Having ridden my first 100 meters last fall i’ve been working on distance and static mounts for almost a year.
I’ve felt pretty good about my distance ability for a while, and i can even take my little 20" Sun USO down gravel roads, but static mounts have been a persistent frustration to me, leaving me dependent on a pair of ski poles to get going, and necessitating having to carry them along on my rides (a tedious demeaning burden indeed).
However. Two or three weeks ago i happened to have the chance to do a little riding in Chicago with Digital Dave. Meeting another uni rider and being able to actually eyeball what he was doing was a big help. Dave had some pointed and helpful suggestions.
My ability to improve my static mounts improved geometrically! And today, a couple of weeks later i finally ditched my ski poles!!! Much more fun not to need ski poles, and it’s a easier to concentrate on riding.
I’m very happy to have finally gotten a handle on free mounts, and i wanted to give Dave some props here.
I find freemounting really hard and can only do it about 60% of the time. At a workshop by Rogeratunicycledotcom he showed me how to do the static mount and rolling mount and it makes so much difference to be shown and to have someone correct your mistakes. I’m not freemounting any more often now but I have a wider variety of mounts. My favourite is still the lampost/wall/car mount.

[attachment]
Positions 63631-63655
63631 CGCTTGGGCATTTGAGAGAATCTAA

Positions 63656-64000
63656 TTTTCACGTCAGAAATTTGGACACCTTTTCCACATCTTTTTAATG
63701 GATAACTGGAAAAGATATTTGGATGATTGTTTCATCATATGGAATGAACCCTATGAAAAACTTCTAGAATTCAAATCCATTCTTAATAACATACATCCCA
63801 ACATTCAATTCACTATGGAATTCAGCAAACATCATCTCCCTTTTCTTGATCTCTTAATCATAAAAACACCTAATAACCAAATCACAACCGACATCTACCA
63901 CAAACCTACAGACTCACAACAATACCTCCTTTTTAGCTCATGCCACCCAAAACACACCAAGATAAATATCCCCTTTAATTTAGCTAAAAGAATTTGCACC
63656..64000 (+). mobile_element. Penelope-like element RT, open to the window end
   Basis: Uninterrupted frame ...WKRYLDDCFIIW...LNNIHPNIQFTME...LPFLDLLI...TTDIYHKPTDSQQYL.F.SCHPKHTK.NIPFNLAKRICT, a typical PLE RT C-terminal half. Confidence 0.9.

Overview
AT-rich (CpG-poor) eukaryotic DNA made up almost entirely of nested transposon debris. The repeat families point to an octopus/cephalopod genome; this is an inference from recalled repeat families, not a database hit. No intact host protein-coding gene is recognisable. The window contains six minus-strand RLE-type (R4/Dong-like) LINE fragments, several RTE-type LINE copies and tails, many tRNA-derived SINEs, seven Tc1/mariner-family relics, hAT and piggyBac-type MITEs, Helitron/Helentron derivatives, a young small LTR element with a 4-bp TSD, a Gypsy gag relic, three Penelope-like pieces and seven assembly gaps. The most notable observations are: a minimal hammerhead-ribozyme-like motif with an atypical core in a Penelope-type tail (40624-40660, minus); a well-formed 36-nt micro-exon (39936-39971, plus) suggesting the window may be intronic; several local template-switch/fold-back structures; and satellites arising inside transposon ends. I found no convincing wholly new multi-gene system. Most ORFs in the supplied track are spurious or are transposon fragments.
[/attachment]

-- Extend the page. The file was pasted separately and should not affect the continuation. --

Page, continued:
Freemounting is perhaps the single most useful skill on a unicycle. Everything branches off from it. I had to learn to mount into ww before I could seriously practice it, because having to walk back to the wall every time is just frustrating.
Congratulations! Being able to hop on the uni and go is one of the most amazing feelings when you just get it. It blurs the line between walking and riding after a bit. I know that when I’m walking with people, and I decide to get on, there isn’t even a change in pace anymore.
And as for other people helping you - I never had anyone show me how to freemount, but once my friends started in with the uni, their progress blew me away. I’m hoping I’m not just bad at it, and that being able to explain to them what they’re doing wrong when they fall, and showing them how to get going helped them along considerably. I hope
Now you’ll have to delve into the world of freemounts - jump, kick-up, reverse, side, static, roll-back, floor. The list is endless!